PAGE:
Submitted: May 14, 2019
from United States District Court for the Southern District
of Iowa - Central Division
BENTON, WOLLMAN, and GRASZ, Circuit Judges.
Heisler sued her employer, Nationwide Mutual Insurance
Company ("Nationwide"), alleging discrimination
against her on the basis of her sex and her age. The district
court granted summary judgment to Nationwide,
and Heisler appeals. We affirm.
is a Certified Public Accountant who has worked for
Nationwide through its subsidiary companies in Des Moines,
Iowa, since November 1985. She began in a subsidiary company
that was then called Farmland Insurance. From 1986 until
2002, she worked on an hourly contract basis. In the late
1990s, when Nationwide acquired Allied Insurance
("Allied"), Nationwide moved Wendell Crosser from
Allied to Farmland Insurance to become the Chief Financial
Officer and Heisler's new boss. Eventually, Crosser moved
back to a position at Allied and recruited Heisler to join
him. Heisler started working at Allied as a special projects
employee with varied hours and eventually converted to a
full-time salaried position in 2003.
Heisler joined Crosser at Nationwide's Allied division,
she was gradually promoted. In April 2003, she was a
"Director, Management Report Analysis" with an
annual salary of $93, 000. In March 2005, Nationwide promoted
her to Financial Business Director. In April 2005, Nationwide
promoted her to Finance Officer. In March 2008, Nationwide
changed all Finance Officer positions, either demoting them
to "H-band" titles or promoting them to Associate
Vice President ("AVP") depending on the position.
It determined that Heisler's position was an AVP position
and promoted her accordingly. Her job duties did not
significantly change from 2005 through 2012. Her salary, at
least as of 2011, was approximately $139, 700.
July 2011, Heisler applied to be a vice president
("VP") of multi channel finance. Her interviewers
included Crosser. At least two other individuals applied:
Angie Klett and Eric Ryan. Nationwide ultimately hired Klett.
fall of 2011, Crosser approached Heisler about a VP job that
would be open in Harleysville, Pennsylvania when Nationwide
completed an acquisition there. She told Crosser she would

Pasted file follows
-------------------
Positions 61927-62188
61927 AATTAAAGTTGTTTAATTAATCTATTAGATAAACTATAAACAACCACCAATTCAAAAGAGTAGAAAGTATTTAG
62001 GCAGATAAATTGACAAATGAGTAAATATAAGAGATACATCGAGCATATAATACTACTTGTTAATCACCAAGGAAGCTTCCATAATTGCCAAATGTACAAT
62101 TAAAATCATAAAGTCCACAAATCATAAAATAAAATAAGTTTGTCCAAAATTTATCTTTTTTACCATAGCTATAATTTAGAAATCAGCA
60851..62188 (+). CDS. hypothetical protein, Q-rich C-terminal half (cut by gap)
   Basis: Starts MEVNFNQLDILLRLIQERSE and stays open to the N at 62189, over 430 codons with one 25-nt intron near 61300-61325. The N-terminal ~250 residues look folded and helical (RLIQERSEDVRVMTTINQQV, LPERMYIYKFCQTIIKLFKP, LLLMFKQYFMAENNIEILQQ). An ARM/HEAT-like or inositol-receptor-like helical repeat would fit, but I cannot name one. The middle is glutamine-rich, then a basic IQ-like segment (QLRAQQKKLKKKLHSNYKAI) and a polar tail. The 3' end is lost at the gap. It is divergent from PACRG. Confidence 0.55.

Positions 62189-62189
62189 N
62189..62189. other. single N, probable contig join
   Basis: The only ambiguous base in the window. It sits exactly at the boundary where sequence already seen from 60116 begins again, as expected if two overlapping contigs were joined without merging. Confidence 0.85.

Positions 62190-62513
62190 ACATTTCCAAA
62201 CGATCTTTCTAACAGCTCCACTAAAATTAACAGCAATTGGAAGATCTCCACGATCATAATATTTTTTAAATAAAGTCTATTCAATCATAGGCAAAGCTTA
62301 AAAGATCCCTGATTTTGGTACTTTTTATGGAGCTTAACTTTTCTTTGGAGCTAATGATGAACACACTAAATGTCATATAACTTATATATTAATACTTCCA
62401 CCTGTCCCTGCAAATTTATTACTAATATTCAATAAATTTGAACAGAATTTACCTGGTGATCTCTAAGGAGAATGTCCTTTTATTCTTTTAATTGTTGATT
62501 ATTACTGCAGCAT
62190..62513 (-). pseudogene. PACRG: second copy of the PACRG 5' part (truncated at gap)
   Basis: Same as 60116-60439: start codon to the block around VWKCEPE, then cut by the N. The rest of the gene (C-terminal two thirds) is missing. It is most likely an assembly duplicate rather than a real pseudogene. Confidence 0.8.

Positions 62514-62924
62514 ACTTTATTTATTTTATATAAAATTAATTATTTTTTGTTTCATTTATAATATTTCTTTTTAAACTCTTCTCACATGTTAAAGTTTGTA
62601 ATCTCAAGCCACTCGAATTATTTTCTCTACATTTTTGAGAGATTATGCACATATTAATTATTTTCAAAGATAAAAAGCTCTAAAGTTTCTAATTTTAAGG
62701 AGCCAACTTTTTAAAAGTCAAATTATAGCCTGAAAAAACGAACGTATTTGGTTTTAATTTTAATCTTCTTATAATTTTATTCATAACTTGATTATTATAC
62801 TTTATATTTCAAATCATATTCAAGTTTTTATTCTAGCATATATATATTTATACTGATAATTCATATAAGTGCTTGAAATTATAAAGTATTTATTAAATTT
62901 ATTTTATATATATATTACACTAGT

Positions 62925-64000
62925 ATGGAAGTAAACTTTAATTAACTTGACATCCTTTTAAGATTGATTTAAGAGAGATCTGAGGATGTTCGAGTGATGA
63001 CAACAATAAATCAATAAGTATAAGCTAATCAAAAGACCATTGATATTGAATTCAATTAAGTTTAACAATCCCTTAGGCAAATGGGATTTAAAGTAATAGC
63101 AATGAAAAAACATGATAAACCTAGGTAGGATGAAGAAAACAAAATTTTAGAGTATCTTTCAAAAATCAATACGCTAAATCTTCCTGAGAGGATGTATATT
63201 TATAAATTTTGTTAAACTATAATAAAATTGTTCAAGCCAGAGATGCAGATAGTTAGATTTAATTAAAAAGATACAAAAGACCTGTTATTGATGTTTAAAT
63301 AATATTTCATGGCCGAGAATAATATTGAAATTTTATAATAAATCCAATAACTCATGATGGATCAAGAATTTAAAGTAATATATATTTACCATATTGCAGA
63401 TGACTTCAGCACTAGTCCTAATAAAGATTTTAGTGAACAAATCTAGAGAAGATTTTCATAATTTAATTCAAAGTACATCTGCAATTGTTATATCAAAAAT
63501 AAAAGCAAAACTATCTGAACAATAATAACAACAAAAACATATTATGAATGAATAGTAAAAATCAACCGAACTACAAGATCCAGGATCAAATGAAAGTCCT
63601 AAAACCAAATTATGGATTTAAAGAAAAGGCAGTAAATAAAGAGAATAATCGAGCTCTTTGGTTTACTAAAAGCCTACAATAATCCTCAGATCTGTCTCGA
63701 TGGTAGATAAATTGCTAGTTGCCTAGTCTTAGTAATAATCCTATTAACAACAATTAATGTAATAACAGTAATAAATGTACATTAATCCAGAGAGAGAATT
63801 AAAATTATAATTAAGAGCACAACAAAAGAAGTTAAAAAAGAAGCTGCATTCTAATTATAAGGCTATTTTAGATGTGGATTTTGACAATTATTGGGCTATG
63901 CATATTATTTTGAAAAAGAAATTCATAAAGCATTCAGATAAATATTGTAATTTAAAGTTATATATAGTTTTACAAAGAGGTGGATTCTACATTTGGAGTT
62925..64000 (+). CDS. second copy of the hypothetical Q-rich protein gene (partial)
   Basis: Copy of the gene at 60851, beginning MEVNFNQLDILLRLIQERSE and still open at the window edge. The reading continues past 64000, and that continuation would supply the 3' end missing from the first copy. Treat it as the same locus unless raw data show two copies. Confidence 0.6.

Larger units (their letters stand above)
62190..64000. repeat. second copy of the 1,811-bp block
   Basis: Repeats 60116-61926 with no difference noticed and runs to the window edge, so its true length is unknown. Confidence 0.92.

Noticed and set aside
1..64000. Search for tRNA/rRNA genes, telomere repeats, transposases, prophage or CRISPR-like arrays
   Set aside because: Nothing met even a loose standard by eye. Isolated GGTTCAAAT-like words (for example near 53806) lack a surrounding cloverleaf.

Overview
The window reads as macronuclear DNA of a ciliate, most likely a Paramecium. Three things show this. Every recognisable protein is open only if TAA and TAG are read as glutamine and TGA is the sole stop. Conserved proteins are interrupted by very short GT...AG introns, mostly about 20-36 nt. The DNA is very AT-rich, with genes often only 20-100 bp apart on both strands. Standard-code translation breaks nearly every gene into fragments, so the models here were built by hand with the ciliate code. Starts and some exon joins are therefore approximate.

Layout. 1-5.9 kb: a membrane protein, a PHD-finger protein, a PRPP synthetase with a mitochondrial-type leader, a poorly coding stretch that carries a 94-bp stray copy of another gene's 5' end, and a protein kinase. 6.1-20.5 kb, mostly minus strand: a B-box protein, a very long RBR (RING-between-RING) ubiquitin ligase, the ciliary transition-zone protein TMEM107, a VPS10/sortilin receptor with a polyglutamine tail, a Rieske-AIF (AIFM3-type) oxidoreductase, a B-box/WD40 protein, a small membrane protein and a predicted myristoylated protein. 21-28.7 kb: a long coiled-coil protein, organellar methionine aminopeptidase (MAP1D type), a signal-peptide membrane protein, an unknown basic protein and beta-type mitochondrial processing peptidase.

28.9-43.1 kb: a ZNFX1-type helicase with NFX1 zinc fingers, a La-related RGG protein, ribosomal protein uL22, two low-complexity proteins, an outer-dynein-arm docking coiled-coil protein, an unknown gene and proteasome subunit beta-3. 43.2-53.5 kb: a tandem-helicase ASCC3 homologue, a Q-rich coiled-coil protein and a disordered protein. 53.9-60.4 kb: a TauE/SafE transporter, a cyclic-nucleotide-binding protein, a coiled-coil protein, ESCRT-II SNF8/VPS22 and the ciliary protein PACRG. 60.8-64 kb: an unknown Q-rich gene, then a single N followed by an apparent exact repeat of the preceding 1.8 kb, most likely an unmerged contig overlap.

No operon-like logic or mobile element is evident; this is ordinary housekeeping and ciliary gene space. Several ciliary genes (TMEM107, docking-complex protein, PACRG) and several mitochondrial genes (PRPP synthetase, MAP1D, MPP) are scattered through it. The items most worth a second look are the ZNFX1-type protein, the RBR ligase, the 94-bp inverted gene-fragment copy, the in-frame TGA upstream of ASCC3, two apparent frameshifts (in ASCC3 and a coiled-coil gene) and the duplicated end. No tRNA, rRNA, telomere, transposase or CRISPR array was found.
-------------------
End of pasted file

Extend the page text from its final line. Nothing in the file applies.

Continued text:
want a significant increase in compensation in order to move
because the cost of living in Harleysville (a suburb of
Philadelphia) was 58% higher than the cost of living in Des
Moines. In particular, she indicated she wanted an increase
in her base salary from $139, 700 to $220, 000. Crosser
discussed salary options with human resources
("HR"), but before any concrete results came from
that discussion, the hiring manager hired another employee,
Mark Beres, for the position.
then attempted to obtain an AVP position for Heisler in
Harleysville. Nationwide eventually gave her an offer for the
AVP position with a base salary of $150, 879 and $15, 000 in
supplemental income. Heisler sent an e-mail to Crosser and
Beres indicating she was disappointed the offer was so far
below her request and that she would like at least $25, 000
more in base salary or supplemental income before she
accepted the offer. Her disappointment was motivated in part
by the fact her base income in Des Moines was already set to
increase to $146, 688 in the near future. Crosser was upset
by her response. He went to her office to angrily tell her,
"[i]f you're not going to take the job, don't
bother going to Harleysville," and then cancelled her
planned trip to Harleysville with him. He also apparently
told Beres not to respond to her e-mail and that Heisler was
no longer interested in the position. Neither he nor Beres
ever formally responded to her request. Crosser also
complained about Heisler's e-mail to several people at
Nationwide who were not involved in the hiring decisions for
eventually announced it hired Keith Graham, a younger male,
for the AVP position in Harleysville. Graham accepted an
offer of $132, 000 annual income with no supplemental income.
Beres and Graham discussed the option of Graham commuting
from Ohio instead of moving to Pennsylvania, but Graham had